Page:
Why does the plan administrator keeps rejecting the QDRO when my client was awarded 50% of the marital portion of her ex-husband’s 401(k)?
QDRO expert Tim Voit answers:
This is because very few, if any, 401k administrators will compute contributions and earnings between two points in time (e.g. date of marriage to date of divorce). Unfortunately, there is not a magic key on the computer for the plan administrator to press and compute marital values of 401(k)s or Thrift Savings Plans.
Plans change record keepers, and companies change plan administrators; therefore, in long-term marriages it is difficult to get any cooperation from the plan. All too often we see settlement agreements stating that one spouse is awarded 50% of the marital portion of the other spouse’s 401k. The divorce is over and the spouse is left with trying to find someone or some way to compute the marital portion, or worse, getting the plan administrator to accept some form of QDRO, to no avail.
using all of the quarterly account statements if possible
The calculations would have to be done independently using all of the quarterly account statements if possible, where contributions and earnings are tracked with a proportionate share of the earnings being assigned to either the marital or premarital estate. It can be a long and time-consuming calculation, especially if there are loans involved. To be accurate, a thorough analysis is the best approach, and often beneficial to the plan participant since the premarital portion is often more valuable than most people would otherwise think, but it costs money to have it done.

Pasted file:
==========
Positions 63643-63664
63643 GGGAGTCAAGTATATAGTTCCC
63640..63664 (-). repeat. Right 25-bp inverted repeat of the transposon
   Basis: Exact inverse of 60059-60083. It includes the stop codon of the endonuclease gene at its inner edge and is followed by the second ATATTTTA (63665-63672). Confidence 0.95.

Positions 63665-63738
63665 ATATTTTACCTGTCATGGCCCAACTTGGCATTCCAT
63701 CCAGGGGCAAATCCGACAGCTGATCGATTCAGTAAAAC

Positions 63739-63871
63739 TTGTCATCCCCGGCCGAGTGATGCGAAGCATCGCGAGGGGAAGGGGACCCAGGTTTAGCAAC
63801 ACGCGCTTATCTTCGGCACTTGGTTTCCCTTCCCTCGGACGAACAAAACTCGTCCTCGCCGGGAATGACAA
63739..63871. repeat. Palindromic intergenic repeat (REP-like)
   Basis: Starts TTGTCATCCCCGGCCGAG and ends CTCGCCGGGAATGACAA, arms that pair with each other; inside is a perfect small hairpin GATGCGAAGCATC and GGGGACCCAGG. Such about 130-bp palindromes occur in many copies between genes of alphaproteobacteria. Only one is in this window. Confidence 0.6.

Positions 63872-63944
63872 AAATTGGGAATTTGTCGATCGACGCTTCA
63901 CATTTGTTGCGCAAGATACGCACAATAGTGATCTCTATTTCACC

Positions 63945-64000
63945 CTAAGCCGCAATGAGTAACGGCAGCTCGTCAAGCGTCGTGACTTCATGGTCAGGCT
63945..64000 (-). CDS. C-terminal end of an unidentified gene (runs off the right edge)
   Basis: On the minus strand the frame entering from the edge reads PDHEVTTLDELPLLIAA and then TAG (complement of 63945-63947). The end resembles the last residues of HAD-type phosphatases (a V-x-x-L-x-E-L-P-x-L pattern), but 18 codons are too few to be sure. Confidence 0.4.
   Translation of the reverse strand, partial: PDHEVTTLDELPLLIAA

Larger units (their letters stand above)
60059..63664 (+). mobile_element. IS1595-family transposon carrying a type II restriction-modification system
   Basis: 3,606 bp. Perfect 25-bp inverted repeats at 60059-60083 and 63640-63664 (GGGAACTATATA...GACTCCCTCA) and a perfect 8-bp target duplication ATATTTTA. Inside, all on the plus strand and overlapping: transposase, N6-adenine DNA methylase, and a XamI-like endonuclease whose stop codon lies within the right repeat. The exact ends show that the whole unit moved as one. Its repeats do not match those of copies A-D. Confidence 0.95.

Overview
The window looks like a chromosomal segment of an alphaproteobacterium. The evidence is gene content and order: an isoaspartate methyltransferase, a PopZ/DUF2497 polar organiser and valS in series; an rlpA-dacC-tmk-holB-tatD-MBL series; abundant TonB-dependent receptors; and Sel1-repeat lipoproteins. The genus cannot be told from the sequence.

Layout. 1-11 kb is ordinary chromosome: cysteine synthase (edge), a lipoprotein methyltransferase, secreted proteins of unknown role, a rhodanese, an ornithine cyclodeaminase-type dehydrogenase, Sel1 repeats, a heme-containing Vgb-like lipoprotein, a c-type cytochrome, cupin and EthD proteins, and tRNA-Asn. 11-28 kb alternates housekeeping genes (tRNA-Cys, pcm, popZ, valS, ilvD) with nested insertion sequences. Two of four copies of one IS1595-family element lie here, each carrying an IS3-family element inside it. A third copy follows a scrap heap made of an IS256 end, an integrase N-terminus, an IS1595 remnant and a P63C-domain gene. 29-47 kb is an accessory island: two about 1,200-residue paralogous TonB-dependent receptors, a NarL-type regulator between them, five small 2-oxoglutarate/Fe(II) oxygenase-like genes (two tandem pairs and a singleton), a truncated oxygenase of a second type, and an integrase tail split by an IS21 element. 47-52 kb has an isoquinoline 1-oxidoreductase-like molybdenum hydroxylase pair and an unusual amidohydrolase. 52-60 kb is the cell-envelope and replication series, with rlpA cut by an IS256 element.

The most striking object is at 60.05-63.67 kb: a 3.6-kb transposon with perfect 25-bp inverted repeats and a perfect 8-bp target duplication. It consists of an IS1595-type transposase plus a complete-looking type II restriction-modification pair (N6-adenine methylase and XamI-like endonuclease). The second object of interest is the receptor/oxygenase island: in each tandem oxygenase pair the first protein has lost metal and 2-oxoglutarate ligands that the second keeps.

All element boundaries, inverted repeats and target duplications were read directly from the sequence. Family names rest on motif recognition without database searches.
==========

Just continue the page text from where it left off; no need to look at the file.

The other option is to subtract the date of marriage account balance from the current account balance, but this assumes no growth in the premarital portion. Regardless, the date of marriage account balance must be known and provided. Also, loans should be addressed, which is another interesting issue since if loans are taken from the 401(k) or TSP early on in the marriage, the marital portion is actually in the red (as it borrowed from the premarital estate). Coverture fractions do not work since the contributions and earnings have nothing to do with years of marriage or years of service, so avoid this if at all possible.
Rather than having the non-401(k) spouse hassle with trying to get a QDRO awarding 50% of the “marital” portion, place the burden on the plan participant spouse to have the premarital portion calculated and excluded. If they do not, perhaps by a certain date, deem it all marital. Sometimes you have to light a fire otherwise the plan participant spouse has no incentive to cooperate. After all, isn’t the goal of awarding half of the marital portion to exclude the premarital portion? So please dont’t just put in a settlement agreement or final judgment that the one spouse is awarded 50% of the marital portion without specifying who is to do the calculations or how it is to be done.
Lastly, if there are loans on the 401(k) existing, emphasize just how much of the loan(s) the spouse is responsible for and whether their awarded share is to be adjusted or reduced. This point is often missed.
Tim Voit is the author of Retirement Benefits & QDROs in Divorce, a CCH publication, and Federal Retirement Plans in Divorce – Strategies and Issues, available through www.vecon.com. Mr. Voit’s firm provides retirement plan valuations and specializes in the preparation of QDROs. Mr. Voit has been admitted as expert in the courts of several states as well as in federal court and is a nationally recognized expert.
Some of these can have serious consequences, so avoid these nine QDRO missteps.